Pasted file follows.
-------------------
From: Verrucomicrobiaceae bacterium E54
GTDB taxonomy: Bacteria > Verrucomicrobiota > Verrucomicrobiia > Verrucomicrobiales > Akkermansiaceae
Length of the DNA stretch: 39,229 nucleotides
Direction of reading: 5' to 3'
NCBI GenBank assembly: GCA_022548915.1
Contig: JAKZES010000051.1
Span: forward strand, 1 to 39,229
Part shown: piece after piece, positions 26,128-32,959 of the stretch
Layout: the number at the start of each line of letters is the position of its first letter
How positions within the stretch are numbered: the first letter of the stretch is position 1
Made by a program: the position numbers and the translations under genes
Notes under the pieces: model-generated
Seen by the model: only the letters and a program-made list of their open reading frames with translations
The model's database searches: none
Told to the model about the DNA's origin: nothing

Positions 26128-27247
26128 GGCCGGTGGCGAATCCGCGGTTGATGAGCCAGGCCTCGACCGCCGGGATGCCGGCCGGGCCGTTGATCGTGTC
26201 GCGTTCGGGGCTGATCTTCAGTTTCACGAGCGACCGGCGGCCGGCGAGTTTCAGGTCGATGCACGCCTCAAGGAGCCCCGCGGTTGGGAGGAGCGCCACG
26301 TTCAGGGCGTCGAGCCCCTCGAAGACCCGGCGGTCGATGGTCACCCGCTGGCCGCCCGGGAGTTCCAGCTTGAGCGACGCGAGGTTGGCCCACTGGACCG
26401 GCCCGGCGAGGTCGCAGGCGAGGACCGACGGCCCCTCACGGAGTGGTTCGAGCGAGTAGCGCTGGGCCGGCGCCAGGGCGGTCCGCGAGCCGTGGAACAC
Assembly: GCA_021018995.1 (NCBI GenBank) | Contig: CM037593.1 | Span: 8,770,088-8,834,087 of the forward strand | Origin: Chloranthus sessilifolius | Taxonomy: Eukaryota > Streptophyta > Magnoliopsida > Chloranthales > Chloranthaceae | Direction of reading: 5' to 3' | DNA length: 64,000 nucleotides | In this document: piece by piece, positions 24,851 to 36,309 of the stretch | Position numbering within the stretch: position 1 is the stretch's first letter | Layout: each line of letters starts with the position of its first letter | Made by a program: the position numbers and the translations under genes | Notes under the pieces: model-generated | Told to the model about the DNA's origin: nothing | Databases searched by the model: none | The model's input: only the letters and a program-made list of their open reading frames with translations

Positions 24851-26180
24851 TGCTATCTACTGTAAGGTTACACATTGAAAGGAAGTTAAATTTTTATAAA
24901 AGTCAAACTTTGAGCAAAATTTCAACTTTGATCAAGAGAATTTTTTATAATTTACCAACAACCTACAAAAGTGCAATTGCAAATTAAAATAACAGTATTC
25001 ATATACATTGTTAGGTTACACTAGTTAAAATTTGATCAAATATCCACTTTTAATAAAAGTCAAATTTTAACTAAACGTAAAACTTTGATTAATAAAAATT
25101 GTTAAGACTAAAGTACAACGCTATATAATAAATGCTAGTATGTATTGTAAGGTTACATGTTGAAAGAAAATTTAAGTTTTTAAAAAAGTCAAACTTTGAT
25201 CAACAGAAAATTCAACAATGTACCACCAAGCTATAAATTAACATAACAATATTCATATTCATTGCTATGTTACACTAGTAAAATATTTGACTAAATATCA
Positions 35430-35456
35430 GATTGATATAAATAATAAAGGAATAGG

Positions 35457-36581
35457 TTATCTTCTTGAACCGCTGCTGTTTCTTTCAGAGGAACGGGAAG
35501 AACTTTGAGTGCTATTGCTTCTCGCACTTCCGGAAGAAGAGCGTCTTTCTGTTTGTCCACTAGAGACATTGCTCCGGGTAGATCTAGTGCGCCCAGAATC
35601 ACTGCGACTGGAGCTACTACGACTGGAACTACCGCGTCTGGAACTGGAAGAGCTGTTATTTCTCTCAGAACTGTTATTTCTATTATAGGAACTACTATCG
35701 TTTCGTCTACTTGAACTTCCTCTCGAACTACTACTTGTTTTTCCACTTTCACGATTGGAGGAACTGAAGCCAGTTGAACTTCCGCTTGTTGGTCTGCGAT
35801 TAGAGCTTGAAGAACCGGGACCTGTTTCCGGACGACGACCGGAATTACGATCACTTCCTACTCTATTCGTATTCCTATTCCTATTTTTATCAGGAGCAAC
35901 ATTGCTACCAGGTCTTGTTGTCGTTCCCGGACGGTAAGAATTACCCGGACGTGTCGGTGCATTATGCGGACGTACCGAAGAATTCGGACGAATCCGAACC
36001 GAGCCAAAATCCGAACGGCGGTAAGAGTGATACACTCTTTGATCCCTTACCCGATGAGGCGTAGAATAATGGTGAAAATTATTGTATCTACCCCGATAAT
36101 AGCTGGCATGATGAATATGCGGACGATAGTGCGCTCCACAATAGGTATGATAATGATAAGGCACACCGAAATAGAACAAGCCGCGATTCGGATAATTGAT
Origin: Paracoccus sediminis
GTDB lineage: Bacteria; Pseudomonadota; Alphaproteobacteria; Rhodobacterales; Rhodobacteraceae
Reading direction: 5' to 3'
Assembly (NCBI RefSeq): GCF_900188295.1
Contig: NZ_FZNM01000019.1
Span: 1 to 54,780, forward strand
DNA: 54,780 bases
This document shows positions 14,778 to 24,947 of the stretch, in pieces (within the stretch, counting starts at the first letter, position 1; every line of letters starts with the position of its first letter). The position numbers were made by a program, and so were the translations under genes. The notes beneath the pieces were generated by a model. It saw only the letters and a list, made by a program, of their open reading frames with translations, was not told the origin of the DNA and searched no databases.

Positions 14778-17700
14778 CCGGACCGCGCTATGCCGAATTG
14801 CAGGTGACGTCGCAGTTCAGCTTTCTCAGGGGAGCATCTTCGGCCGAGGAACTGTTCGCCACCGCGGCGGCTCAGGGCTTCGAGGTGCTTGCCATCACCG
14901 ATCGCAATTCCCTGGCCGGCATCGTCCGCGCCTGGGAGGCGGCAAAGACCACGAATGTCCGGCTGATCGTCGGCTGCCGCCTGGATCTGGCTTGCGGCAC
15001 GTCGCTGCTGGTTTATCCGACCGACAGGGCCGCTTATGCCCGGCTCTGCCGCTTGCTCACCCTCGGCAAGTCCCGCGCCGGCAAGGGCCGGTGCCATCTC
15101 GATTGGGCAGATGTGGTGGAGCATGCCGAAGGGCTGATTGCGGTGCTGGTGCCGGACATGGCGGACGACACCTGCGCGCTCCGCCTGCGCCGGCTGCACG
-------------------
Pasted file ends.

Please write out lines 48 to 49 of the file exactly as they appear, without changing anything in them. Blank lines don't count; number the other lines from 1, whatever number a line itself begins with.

14778 CCGGACCGCGCTATGCCGAATTG
14801 CAGGTGACGTCGCAGTTCAGCTTTCTCAGGGGAGCATCTTCGGCCGAGGAACTGTTCGCCACCGCGGCGGCTCAGGGCTTCGAGGTGCTTGCCATCACCG